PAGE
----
The Michigan State Spartans are 20-3 and have matched a program record with the best start through 23 games in school history. On a certain level, in the grander scheme, this isn't that surprising, right? It's MSU, and it's Izzo, and he's one of the best coaches in the game. We expect Sparty to be in the mix for a No. 1 seed every other year, essentially. In 14 of the past 17 years, the team's won 20 games, and it wouldn't feel like a normal college basketball season if MSU wasn't threatening for a Big Ten title.
This is just the latest example of why Izzo's so respected for his acumen, and is another reason the 59-year-old coach will be profiled on CBS Sports' "Men of March" series, Saturday at 12:30 p.m. ET on CBS and re-airing at 3:30 p.m. ET on CBS Sports Network.
But what I think's been lost just a bit in this really good season for Izzo's club is how they've been able to remain steady in the standings despite a rash of roster snags. I mean, do you realize how talented MSU must be to get to this point? Injuries and illness to the team have prevented the group from really playing a peak performance -- against the 12th-toughest schedule in the country. It's why many -- including myself -- consider the Spartans to be the best-equipped team to make it to the national title game.
"That does a lot to a team," Izzo said Thursday night of the maladies. "I don't want to make little of it, I don't want to make too much of it. But, when you think about it, we've had all five starters out and it has been hard on me, my staff and the players. It is not one or two and it is the most strange – mono, the flu and these injuries that almost don't make sense."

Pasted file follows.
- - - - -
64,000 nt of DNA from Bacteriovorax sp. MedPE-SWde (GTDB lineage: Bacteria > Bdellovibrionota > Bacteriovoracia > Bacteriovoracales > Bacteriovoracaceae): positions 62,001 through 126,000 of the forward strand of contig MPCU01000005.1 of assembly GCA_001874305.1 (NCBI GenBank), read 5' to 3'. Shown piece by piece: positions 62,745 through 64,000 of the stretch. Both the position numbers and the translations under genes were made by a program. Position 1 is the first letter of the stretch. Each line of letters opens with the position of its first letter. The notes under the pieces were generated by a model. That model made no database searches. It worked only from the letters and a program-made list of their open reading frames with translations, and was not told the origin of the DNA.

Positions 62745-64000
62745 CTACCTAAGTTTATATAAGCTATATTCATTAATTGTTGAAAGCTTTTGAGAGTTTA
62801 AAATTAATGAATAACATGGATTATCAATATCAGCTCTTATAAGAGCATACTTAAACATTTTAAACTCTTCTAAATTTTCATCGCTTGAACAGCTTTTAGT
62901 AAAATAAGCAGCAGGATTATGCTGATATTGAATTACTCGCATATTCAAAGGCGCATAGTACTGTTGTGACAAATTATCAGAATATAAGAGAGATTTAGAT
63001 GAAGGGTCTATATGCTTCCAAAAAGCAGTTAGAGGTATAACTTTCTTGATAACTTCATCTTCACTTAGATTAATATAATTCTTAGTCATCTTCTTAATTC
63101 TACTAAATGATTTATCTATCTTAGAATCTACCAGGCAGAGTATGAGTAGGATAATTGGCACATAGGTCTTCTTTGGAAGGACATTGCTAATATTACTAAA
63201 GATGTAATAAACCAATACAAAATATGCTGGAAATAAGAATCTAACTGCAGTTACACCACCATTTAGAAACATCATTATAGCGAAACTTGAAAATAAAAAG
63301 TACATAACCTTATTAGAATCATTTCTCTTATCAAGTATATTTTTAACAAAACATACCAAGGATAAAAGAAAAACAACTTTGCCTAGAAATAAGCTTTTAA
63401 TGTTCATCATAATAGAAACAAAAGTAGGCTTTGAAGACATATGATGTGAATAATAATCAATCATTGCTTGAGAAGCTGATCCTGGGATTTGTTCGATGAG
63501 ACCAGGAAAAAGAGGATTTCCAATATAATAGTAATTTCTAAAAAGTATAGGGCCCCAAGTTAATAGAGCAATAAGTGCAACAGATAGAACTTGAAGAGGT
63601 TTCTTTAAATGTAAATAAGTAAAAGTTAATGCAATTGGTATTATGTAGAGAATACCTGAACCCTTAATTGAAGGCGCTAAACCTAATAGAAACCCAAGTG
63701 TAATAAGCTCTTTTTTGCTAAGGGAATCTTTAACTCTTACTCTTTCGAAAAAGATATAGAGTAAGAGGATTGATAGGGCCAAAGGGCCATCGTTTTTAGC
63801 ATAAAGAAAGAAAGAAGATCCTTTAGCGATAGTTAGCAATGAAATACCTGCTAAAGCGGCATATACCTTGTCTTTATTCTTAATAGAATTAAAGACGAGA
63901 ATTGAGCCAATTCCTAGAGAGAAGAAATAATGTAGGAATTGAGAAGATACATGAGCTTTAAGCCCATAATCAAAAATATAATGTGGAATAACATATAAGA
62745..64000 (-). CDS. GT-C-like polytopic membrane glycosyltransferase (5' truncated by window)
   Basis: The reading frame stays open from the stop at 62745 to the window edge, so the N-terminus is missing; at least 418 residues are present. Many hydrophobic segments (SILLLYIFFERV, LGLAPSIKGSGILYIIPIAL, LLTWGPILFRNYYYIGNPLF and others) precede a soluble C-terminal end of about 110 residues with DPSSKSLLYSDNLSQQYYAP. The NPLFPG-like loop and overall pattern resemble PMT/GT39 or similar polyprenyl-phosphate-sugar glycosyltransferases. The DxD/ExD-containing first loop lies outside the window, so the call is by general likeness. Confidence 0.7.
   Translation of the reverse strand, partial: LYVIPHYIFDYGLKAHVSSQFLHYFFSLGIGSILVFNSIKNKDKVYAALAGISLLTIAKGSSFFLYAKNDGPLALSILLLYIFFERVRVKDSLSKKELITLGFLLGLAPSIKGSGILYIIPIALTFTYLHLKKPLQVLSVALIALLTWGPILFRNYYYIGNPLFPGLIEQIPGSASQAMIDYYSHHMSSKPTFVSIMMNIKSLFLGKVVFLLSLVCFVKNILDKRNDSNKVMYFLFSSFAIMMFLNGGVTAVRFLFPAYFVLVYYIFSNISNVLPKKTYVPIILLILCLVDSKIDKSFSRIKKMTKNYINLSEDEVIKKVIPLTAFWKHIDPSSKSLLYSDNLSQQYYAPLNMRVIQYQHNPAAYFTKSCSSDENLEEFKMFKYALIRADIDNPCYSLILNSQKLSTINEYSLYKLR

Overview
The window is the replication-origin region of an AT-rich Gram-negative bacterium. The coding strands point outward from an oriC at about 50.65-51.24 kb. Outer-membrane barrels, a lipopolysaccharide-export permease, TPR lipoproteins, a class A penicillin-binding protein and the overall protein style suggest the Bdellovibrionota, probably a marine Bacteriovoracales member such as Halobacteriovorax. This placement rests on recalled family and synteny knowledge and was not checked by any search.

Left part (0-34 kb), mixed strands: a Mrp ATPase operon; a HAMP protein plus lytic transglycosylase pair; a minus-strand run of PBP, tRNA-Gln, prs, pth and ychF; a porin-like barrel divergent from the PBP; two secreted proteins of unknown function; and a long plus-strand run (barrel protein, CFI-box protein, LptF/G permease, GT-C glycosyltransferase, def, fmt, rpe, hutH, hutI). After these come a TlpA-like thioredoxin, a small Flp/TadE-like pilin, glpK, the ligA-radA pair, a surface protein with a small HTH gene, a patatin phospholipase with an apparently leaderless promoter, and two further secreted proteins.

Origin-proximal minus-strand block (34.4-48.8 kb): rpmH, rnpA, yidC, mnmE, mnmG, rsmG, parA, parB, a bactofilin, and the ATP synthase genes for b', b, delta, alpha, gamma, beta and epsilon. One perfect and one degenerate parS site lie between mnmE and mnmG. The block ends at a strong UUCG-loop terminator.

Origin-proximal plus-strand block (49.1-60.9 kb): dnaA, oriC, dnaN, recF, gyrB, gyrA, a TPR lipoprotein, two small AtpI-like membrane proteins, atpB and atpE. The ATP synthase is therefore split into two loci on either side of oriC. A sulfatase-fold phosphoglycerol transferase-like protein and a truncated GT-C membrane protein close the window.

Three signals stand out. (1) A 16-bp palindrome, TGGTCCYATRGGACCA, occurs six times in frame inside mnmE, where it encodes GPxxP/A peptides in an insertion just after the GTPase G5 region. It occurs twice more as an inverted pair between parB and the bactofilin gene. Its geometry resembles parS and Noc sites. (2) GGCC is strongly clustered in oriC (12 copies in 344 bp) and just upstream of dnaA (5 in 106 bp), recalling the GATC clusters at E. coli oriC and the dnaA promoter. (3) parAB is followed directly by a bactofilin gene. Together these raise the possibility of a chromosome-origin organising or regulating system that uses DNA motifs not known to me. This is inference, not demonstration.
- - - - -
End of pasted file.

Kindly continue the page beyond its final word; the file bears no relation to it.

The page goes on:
In the past 18 games, MSU has featured 12 different starting lineups; the team's needed 13 different starting lineups in its 23 tips this season. Compare that to Iowa and Wisconsin, two Big Ten foes with good seasons going: both the Hawkeyes and Badgers have trotted out the same starting five for every game to date this season. (MSU plays at Wisconsin Sunday.)
Here was Sparty's starting five on opening night, back in November, the five guys who make up the best of this team: Keith Appling, Gary Harris, Branden Dawson, Adreian Payne and Matt Costello. Those five have only played together in 43 percent of MSU's games this season. Payne's missed seven games; Dawson's been out for five; Costello's had to be in street clothes for four; Harris has sat for three; backup point guard Travis Trice has missed two; and Appling sitting (wrist injury) on Thursday night in MSU's 82-67 win over Penn State was the first game the senior point guard's missed in his career.
A lot of those guys have missed a lot of practice time as well, of course. The only player averaging double digits in minutes this season and to have not missed a game is Denzel Valentine.
Yet MSU is 10-1 away from home and 6-0 in true road games. Five of those wins were by 14 points or more. It's won all three that have needed overtime to decide things. There's a reason why Izzo's called this his most talented team since the 2001 group that sent three guys (Zach Randolph, Jason Richardson and Andre Hutson) to the draft and a fourth, Charlie Bell, who wound up earning a paycheck for many years in the NBA.
"It has been hard on the players," Izzo said. "Costello gets used to playing with Adreian [Payne], but then Adreian is gone. You got to have partners. You got to have people that you understand where they're cutting and where they're going. I think we played three or four teams that in the last 19 games, they had the same starting five. That is hard on the guys, to be honest with you. But, give them credit."
Most teams couldn't handle injury attrition like this and remain a ranked team, let alone a three-loss one with an angle on a No. 1 seed still. If Izzo's able to get this team a top spot and make another Final Four run, we'd have to consider it one of his best coaching jobs ever. No question. And he's got about five other seasons to challenge that distinction.